As an independent professional, you do a lot of your work on your own. Being your own boss, setting your own hours, and creating your own goals are just some of the major perks of working independently. But in order to be successful, you can't do it all on your own—developing a strong network and cultivating key relationships with others is key to helping your business flourish.
In her webinar, Six Degrees of Development: Cultivating a Leadership Network, experienced consultant and positive psychology speaker Jessica Glazer discussed the importance of cultivating a strong network and how to develop a strategic plan to reach out to new contacts. In case you missed it, here are the key takeaways from her talk.
Do you think networking is awkward? Does the idea of it feel purely political? Does it seem somewhat insincere or feel manipulative at times? These are all networking myths that can be overcome by re-thinking the way you approach networking.
When you work with others, it sparks innovation, collaboration, and creativity. In reality, we are networking every day by working with and talking to new people. Networking isn’t just about having a lot of contacts on LinkedIn; it’s an essential practice to partake in throughout your career, especially as an independent professional. Otherwise, by the time you’re ready to start your business, it may be too late to build up and create a network that you can rely on. In fact, the No. 1 predictor of career success is your network.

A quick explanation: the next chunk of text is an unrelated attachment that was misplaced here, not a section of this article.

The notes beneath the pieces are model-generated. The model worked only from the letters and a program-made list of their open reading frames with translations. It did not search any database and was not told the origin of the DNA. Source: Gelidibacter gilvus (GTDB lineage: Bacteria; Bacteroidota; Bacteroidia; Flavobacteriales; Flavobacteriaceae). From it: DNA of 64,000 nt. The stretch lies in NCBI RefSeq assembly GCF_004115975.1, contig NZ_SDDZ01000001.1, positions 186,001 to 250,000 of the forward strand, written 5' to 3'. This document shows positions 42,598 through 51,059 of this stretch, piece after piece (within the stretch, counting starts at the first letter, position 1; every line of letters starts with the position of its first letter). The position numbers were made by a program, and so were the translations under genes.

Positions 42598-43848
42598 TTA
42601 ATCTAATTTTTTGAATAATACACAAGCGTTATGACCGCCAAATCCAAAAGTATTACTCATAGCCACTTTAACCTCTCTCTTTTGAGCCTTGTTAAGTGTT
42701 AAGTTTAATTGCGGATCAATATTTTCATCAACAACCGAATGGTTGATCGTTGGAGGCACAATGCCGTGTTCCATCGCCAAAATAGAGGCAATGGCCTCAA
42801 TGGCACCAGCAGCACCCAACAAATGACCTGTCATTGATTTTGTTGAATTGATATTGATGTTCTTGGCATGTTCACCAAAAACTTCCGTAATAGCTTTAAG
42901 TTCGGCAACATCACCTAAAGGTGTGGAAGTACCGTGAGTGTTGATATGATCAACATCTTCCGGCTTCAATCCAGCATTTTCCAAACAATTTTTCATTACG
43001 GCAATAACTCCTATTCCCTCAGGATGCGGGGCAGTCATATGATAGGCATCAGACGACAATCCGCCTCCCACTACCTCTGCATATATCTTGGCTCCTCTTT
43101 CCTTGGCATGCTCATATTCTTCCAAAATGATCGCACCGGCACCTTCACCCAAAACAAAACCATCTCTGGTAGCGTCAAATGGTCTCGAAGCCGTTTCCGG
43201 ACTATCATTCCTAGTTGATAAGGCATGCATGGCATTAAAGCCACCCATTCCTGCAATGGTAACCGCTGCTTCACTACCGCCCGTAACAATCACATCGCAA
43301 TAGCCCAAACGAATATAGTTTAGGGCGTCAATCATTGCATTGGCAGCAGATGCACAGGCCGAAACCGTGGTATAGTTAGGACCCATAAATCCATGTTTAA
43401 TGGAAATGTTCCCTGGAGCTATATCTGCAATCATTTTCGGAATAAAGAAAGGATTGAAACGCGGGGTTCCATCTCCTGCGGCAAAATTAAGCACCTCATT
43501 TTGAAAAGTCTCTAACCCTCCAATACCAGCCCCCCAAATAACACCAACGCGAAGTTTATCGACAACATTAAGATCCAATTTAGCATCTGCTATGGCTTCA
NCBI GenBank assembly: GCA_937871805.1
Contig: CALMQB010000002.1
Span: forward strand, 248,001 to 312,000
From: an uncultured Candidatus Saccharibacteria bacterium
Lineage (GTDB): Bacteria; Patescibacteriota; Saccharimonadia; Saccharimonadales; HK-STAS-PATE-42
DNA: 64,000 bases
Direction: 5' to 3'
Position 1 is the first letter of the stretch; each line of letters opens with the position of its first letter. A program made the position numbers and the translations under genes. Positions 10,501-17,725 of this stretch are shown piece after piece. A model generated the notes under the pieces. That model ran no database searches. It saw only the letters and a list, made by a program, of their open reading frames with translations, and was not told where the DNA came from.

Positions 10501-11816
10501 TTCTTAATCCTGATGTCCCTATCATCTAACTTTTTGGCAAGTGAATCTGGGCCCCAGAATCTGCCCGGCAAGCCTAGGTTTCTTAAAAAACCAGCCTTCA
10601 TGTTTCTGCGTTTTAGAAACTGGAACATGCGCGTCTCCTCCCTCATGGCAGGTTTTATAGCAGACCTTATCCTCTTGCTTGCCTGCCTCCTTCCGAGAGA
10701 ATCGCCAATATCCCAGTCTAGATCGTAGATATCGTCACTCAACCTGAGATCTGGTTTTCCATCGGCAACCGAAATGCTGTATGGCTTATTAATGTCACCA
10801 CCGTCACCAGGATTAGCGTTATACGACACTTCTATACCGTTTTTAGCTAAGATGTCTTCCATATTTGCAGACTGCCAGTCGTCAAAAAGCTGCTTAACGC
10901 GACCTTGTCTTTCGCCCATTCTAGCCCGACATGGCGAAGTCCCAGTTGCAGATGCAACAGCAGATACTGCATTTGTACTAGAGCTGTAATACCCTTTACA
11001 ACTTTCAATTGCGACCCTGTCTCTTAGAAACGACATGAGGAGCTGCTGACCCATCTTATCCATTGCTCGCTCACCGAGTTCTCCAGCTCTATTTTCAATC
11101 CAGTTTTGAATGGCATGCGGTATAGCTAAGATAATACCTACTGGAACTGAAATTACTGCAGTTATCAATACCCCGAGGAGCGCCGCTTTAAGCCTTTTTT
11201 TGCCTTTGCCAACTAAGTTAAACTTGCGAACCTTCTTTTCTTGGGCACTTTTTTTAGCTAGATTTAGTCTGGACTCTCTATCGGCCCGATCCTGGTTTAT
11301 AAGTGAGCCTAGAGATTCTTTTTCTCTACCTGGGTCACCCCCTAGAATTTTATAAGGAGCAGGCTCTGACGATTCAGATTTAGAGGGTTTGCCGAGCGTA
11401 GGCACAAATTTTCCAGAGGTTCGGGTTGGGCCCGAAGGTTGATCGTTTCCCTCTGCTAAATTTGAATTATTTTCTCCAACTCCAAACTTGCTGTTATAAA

Good networks possess three common qualities: they are open, diverse, and deep. The people in your network shouldn’t all have mutual connections. The more open your network is, the more innovative, adaptive, and influential it will be. Connecting with people who have diverse backgrounds—different interests, different levels of expertise, and different geographic locations—allows you to form relationships across a wider variety of sectors. Lastly, you should strive to build high-quality relationships that will last. You should have a strong level of trust with the people in your network; you should feel confident that you can rely on them for honesty, guidance, and help when needed.
As you build and develop your own network, ask yourself: what benefits am I getting? And, what benefits am I giving? By focusing on what you can contribute and not just what you’ll get, you can develop true friendships you can count on rather than occasional contacts you barely know.
When you are reaching out to someone new for the first time, do your research. Try and find some mutual point of connection—a friend you have in common, the school you went to, or the state you grew up in—to make your introduction more personable. When someone does agree to meet with you, be flexible and provide multiple options. Take time to prepare for the conversation in advance, set concrete goals for the session, and think about what you might be able to offer this person in exchange for their time.
It’s normal to feel anxious when meeting someone for the first time. Remember, you yourself are a valuable professional and if someone has agreed to meet with you, they’ve already seen some sort of value in taking that meeting. Stay motivated to expand your network knowing that you are building a strong system of supportive individuals who will be there for you as your business grows and evolves.
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